Obama seeking to challenge Mitt's mutation
THE RACE FOR THE WHITE HOUSE:Tonight’s debate format could make it hard for the president to question Romney’s new persona, writes LARA MARLOWEin Washington
WHEN US president Barack Obama meets Republican candidate Mitt Romney in Hempstead, Long Island, tonight, Obama will try to succeed where he failed in Denver on October 3rd, in portraying Romney as a dishonest politician who changes policies like he changes his socks.
The sudden, blatant transformation of Romney – his “extreme makeover” in Obama’s words – occurred when the Republican was headed for near certain defeat on November 6th. Romney’s wife, Ann, and eldest son, Tagg, reportedly urged him to move towards the centre before it was too late.
Alarmingly for the Obama campaign, the strategy worked. Millions of voters tuned in to the campaign for the first time on October 3rd and liked what they heard. Romney shot up in the polls. With only three weeks to go before the presidential election, the candidates are virtually tied.
The “town hall” format of tonight’s debate, in which members of the audience put forward questions, could make it difficult for Obama to point out contradictions between the Romney of a few months ago and his new persona.
Humour, as wielded by former US president Bill Clinton in Las Vegas on October 9th, has so far proved the most effective method.
Clinton compared Romney to “the closer” in a Bain Capital deal. “So he shows up, doesn’t really know much about the deal and says, ‘Tell me what I’m supposed to say to close’,” Clinton joked.
In the difficult two weeks since their last debate, Obama has dwelled often on Romney’s transformation.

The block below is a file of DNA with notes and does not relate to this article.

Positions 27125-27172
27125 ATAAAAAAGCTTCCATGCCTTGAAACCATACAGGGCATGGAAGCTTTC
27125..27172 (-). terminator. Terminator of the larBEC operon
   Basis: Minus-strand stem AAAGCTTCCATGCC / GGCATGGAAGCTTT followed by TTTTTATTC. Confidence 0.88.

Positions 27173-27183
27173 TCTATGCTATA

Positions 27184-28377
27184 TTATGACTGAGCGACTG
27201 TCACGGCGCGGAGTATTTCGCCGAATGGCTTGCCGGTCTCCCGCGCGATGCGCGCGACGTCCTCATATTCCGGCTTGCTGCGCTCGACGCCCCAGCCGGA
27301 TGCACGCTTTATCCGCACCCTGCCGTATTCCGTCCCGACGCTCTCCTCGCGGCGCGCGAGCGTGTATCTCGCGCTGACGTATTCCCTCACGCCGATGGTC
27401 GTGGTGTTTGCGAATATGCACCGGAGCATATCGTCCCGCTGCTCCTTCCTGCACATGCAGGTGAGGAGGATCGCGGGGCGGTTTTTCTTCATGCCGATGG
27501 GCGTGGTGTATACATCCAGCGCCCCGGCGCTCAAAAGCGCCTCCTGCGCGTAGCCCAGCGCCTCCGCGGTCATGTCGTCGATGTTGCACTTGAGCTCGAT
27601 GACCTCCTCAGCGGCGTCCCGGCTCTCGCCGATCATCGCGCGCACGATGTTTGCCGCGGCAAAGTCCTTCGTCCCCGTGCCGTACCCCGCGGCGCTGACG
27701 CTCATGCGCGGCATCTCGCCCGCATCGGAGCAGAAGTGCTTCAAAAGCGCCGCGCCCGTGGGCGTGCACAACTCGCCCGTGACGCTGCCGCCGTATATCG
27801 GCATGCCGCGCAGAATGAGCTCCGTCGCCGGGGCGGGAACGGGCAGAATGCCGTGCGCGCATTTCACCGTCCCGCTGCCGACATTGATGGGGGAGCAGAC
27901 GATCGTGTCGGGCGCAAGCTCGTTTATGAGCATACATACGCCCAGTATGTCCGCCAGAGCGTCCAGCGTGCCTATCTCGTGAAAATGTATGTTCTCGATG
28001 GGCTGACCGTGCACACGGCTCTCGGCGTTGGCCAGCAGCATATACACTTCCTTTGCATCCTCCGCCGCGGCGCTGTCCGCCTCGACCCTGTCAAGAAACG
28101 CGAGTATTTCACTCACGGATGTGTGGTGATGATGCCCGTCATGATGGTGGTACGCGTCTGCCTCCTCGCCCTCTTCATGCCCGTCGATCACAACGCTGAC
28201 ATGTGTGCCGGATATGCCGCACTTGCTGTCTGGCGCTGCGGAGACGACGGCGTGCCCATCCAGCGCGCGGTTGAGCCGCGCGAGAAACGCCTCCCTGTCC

“After running for more than a year in which he called himself ‘severely conservative’, Mitt Romney is trying to convince you that he was severely kidding,” Obama said at a rally on October 11th. “Suddenly, he loves the middle class – he can’t stop talking enough about them. He loves Medicare, loves teachers. He even loves the most important parts of Obamacare. What happened?”
On at least a half-dozen policy issues, ranging from taxation to Medicare and his own record of confronting or working with Democrats, the present Romney is at odds with his own past. The transfiguration goes beyond “flip-flopping”, said a New York Times editorial, which concluded that Romney has merely “slapped whitewash” on extreme positions he still holds.
“We’re going to cut taxes on everyone across the country by 20 per cent, including the top 1 per cent,” Romney insisted in a debate last winter.
But that position became untenable after Romney called 47 per cent of Americans freeloaders in a secretly recorded video.
The new Mitt of October 3rd promised: “I’m not going to reduce the share of taxes paid by high-income people. High-income people are doing just fine in this economy.”
Romney has expressed both fervent pro- and anti-abortion stands, according to what was politically expedient at the time.
In one of his more slippery pronouncements, he recently told the Des Moines Register: “There’s no legislation with regards to abortion that I’m familiar with that would become part of my agenda.”